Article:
More responsible adults than myself see leaking news of player and team ratings in EA Sports’ latest installment of their college football franchise, NCAA Football 14, and they may think about the ramifications of the upcoming Ed O’Bannon lawsuit.
I’m an adult, in name. I watch the news sometimes and do other adult things and… OH MY GOD, I DON’T CARE ABOUT ANY OF THAT I JUST LIKE TO PLAY VIDEO GAMES!!!!!
I don’t give two wiggles of a possum’s ass about using names and likenesses. I know that I should. I’m an educated person who wants to see injustices righted, but as long as I get to sit down for 14 hours in the middle of July when I have nothing better to do and make virtual Gary Pinkel lose his virtual job as I come off the edge with little digital Jadeveon Clowney, I don’t really care.
That’s because I’m selfish, and my indulgences are not to be trifled with.
I’ve got my own very important list of concerns with the status of NCAA Football 14 that I’ve been worrying about. The first of which being, can I finally win the Heisman Trophy with a defensive player?
It’s a virtual award that I’ve coveted since 2006, when I had over 70 sacks with former Notre Dame Fighting Irish defensive end Victor Abiamiri and didn’t even crack the Top Five. Certainly there has never been a greater travesty in video game award voting history.
However, I’m optimistic that this might finally be the year. Manti Te’o finished second in the real-life Heisman voting last year, and Jadeveon Clowney finished sixth after his unbelievable sophomore campaign.
Now, parlaying the legend of his hit against Vincent Smith in the Outback Bowl–I’m still not sure how Clowney avoided vehicular manslaughter charges, by the way–Jadeveon Clowney seems like the most likely candidate to become the first full-time defender to win the real Heisman. I’m hoping that transfers over to the game.
EA Sports has rated Jadeveon Clowney with a perfect 99 overall rating, making him the highest-rated player in the game. I’m still not entirely certain that Clowney isn’t underrated, but if he is the most dominant digital specimen in the game, I suppose that’s accurate enough.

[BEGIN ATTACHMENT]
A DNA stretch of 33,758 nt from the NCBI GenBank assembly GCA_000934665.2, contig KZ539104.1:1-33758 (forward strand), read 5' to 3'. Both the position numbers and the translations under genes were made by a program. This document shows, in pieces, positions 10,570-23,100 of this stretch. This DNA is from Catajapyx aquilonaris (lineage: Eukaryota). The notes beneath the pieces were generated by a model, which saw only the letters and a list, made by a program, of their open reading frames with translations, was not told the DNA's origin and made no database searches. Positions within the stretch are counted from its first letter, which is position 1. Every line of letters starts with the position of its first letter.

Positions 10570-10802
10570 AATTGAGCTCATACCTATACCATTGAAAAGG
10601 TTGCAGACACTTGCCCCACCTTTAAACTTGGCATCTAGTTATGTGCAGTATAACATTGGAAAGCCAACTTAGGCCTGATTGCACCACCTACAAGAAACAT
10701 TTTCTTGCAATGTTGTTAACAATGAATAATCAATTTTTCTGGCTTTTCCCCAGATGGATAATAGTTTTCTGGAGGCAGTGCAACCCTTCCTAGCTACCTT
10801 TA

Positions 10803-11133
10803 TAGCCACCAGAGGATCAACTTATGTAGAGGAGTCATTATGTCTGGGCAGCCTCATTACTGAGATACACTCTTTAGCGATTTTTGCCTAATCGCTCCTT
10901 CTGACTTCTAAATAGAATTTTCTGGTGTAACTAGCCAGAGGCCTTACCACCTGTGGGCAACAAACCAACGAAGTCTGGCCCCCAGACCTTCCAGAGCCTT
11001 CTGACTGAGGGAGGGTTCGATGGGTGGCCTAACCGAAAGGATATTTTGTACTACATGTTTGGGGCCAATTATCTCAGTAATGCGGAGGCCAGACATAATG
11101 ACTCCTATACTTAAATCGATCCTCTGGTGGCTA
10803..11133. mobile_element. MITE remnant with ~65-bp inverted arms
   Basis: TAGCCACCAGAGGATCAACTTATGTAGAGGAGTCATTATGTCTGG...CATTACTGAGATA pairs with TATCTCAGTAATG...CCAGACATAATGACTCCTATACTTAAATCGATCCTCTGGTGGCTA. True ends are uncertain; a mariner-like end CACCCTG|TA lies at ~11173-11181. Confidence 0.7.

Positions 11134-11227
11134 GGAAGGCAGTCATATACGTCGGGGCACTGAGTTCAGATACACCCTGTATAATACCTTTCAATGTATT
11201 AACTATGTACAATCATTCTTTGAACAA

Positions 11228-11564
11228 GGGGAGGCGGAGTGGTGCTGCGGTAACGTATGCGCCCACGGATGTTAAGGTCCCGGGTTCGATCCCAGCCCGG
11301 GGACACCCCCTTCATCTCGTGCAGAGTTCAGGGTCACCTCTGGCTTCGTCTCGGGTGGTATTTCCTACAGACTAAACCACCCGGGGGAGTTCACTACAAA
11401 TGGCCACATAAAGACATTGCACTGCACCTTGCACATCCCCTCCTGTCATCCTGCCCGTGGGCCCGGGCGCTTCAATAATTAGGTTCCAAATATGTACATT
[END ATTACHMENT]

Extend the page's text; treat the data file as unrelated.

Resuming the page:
What it boils down to for Clowney’s NCAA Football 14 Heisman chances, is has EA Sports reworked whatever stupid, dumb little Heisman algorithm they have worked into their game?
In the decade that I’ve played the game, the virtual committee has inexplicably white-washed me from history more times than I’d care to acknowledge. The aforementioned Abiamiri snow-job was a tough pill to swallow in my incredibly rough suburban life, but it paled in comparison to the highway robbery of NCAA Football 11.
After winning three consecutive Heisman trophies and three consecutive national titles with Tyler Bray and the Tennessee Volunteers, I was set to cement digital Tyler’s place in digital history with a fourth consecutive Heisman. I… He played majestically, throwing for just shy of 5,700 yards and 58 touchdowns to just two interceptions on his way to another undefeated season and a national title, only to be defeated by a pedestrian 3,500/35/7 campaign from that ass Aaron Murray. And Georgia went like 10-3!
Virtual Tyler made some virtual remarks that were less than savory after the award presentation, and his draft stock plummeted when NFL general managers openly questioned his character. He was signed as an undrafted free agent by the Kansas City Chiefs. Weird, right?
Anyways, that’s one thing I’d like to see addressed in NCAA Football 14.
Another constant concern when it comes to EA Sports is realism. With the O’Bannon suit set to derail this franchise, you get the feeling that the folks at EA are trying to avoid having the players and teams bear too close a resemblance to the actual thing. That’s why Clowney is a 99 overall and not a 7,000.
However, there’s always a general aura of incompetence involved in it, as well. EA Sports, after all, isn’t exactly known for excellence. As a matter of fact, they’re a huge load of wet leaves left to smolder in a dumpster on a hot summer day.
For example, they’ve got the Vanderbilt Commodores rated as the worst team in the SEC, which is insanely funny, but simply not true. You don’t even have to be a die-hard to know that Vanderbilt is on the uptick, and after dump-trucking Kentucky 40-0 at their place last season, winning nine games AND returning 70% of their letter-winners, you figure they’d at least get the courtesy of not being worse than the Wildcats.
Instead, in the interest of casual fandom, EA Sports has done what all great casual fans have done and laughed uncontrollably while swiftly rating Vanderbilt at the bottom of the SEC where we all assume they belong. You know, because they’re Vanderbilt and all.
Ultimately, these are two pretty paltry complaints, I suppose. There’s going to be a litany of issues and video gamers will likely trash the game itself, but college football fans will still turn out in droves to their local Gamestop to get their copy at midnight on the release date.
Sure, EA Sports is a bad company who might make a bad game, but it’s freaking college football, folks. We love it unconditionally in all its machinations.
Besides, you better enjoy it while you can. Depending on how the O’Bannon lawsuit plays out, NCAA Football 14 could be the last college football video game we see for some time.